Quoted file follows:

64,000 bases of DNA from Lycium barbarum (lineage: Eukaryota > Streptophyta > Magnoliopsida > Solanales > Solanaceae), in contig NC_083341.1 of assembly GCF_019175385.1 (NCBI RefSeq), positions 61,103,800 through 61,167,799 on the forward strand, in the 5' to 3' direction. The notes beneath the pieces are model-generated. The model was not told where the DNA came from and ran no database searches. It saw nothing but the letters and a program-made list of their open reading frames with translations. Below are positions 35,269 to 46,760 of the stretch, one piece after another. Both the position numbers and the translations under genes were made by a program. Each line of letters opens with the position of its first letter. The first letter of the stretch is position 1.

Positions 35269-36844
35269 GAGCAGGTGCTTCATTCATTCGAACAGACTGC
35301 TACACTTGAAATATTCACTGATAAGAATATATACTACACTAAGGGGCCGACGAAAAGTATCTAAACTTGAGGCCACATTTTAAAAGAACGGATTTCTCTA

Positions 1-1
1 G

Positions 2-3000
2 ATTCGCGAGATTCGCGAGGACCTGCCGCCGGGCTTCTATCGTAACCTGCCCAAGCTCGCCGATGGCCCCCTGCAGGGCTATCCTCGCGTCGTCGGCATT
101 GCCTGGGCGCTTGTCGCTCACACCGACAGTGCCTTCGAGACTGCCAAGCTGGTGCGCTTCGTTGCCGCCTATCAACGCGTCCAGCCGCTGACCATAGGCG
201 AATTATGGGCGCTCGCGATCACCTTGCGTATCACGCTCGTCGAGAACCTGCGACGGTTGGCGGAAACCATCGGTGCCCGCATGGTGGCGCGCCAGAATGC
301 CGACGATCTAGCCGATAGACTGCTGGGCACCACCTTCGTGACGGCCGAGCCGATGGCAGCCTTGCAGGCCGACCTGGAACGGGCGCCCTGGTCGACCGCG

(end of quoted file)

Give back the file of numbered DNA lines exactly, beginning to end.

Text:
64,000 bases of DNA from Lycium barbarum (lineage: Eukaryota > Streptophyta > Magnoliopsida > Solanales > Solanaceae), in contig NC_083341.1 of assembly GCF_019175385.1 (NCBI RefSeq), positions 61,103,800 through 61,167,799 on the forward strand, in the 5' to 3' direction. The notes beneath the pieces are model-generated. The model was not told where the DNA came from and ran no database searches. It saw nothing but the letters and a program-made list of their open reading frames with translations. Below are positions 35,269 to 46,760 of the stretch, one piece after another. Both the position numbers and the translations under genes were made by a program. Each line of letters opens with the position of its first letter. The first letter of the stretch is position 1.

Positions 35269-36844
35269 GAGCAGGTGCTTCATTCATTCGAACAGACTGC
35301 TACACTTGAAATATTCACTGATAAGAATATATACTACACTAAGGGGCCGACGAAAAGTATCTAAACTTGAGGCCACATTTTAAAAGAACGGATTTCTCTA

Positions 1-1
1 G

Positions 2-3000
2 ATTCGCGAGATTCGCGAGGACCTGCCGCCGGGCTTCTATCGTAACCTGCCCAAGCTCGCCGATGGCCCCCTGCAGGGCTATCCTCGCGTCGTCGGCATT
101 GCCTGGGCGCTTGTCGCTCACACCGACAGTGCCTTCGAGACTGCCAAGCTGGTGCGCTTCGTTGCCGCCTATCAACGCGTCCAGCCGCTGACCATAGGCG
201 AATTATGGGCGCTCGCGATCACCTTGCGTATCACGCTCGTCGAGAACCTGCGACGGTTGGCGGAAACCATCGGTGCCCGCATGGTGGCGCGCCAGAATGC
301 CGACGATCTAGCCGATAGACTGCTGGGCACCACCTTCGTGACGGCCGAGCCGATGGCAGCCTTGCAGGCCGACCTGGAACGGGCGCCCTGGTCGACCGCG